Masked protestors tossed red paint and flares at the shield-bearing officers who guarded a narrow ladder leading to the parliament building in a scene reminiscent of the movie ‘300’.
Several troublemakers then began striking riot shields with sticks and even managed to break one of them. Police initially kept their cool but eventually retaliated, using sound bombs to disperse the attackers.
However, it turned out to be a tactical retreat as scuffles reignited after a short break, with Syntagma filling with thick white smoke. Tear gas was fired as police attempted to repel several waves of charging rioters.
Nine officers were wounded during the scuffles at Syntagma, the police told AP. There have so far been no reports on the injured among the ranks of the protestors.
The rally in front of parliament started peacefully, with countless demonstrators carrying Greek flags and singing the national anthem. They also chanted slogans, denouncing the “treacherous” Macedonia name-change deal, and urging Prime Minister Alexis Tsipras to not ratify it.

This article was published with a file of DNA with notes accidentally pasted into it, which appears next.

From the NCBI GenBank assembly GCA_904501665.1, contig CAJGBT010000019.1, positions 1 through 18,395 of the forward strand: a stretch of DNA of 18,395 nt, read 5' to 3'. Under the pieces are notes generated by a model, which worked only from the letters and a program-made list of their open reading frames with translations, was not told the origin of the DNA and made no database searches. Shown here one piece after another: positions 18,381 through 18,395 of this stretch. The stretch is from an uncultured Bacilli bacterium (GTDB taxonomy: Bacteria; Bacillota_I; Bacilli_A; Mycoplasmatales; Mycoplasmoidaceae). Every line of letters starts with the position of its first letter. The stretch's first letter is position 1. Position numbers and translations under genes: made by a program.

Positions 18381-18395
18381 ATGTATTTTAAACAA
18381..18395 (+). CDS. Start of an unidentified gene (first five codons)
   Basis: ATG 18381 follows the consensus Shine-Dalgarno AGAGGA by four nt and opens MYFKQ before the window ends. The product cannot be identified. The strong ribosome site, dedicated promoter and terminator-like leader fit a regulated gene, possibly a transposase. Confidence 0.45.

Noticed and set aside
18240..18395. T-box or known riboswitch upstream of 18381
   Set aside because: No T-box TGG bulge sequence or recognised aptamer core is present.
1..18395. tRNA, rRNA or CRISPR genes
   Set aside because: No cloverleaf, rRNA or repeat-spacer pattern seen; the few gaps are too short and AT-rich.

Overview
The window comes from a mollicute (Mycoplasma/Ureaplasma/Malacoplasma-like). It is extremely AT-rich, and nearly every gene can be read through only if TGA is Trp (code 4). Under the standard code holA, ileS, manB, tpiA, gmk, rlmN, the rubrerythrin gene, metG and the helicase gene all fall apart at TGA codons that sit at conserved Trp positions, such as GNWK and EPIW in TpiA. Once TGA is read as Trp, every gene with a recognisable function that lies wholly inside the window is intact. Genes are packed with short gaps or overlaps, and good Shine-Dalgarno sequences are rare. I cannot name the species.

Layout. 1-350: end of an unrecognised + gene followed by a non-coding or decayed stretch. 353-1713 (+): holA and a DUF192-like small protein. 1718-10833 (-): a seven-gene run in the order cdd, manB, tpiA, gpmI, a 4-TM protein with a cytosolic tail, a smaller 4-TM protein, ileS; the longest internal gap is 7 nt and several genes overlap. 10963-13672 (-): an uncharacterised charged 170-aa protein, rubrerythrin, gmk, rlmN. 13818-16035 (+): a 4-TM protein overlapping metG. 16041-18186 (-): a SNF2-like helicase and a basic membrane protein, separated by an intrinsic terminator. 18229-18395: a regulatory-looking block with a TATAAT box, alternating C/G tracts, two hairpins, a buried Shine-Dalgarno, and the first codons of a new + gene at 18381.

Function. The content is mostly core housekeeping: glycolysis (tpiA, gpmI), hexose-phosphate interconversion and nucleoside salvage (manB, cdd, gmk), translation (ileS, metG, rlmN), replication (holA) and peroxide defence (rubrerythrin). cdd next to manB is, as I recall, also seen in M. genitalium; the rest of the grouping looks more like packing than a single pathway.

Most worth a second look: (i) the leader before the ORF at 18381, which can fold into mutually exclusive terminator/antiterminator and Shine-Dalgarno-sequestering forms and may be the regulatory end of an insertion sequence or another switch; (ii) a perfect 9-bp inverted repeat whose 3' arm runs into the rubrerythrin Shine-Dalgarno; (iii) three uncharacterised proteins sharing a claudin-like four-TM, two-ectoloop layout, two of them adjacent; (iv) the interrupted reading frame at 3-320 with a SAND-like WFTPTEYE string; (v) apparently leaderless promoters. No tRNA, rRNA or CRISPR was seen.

The organizers announced from the stage that more than 100,000 gathered in Athens for the protests. But with buses still delivering demonstrators to the capital from various parts of the country, they said that they expected a turnout of at least 600,000.
The majority of protestors said to be coming from the northern Greek region of Macedonia. People there – like many others in Greece – believe that their neighboring state, the Former Yugoslav Republic of Macedonia (FYROM), appropriated their cultural heritage by choosing the same name back in 1991.
© Reuters / Alkis Konstantinidis
In order to end the lengthy dispute, which saw Greece blocking Macedonia’s access to the EU and NATO, the countries reached the Prespes agreement last year. FYROM will be renamed the ‘Republic of North Macedonia’ in accordance with the deal, but the half-measure didn’t seem to satisfy most of the Greek population.
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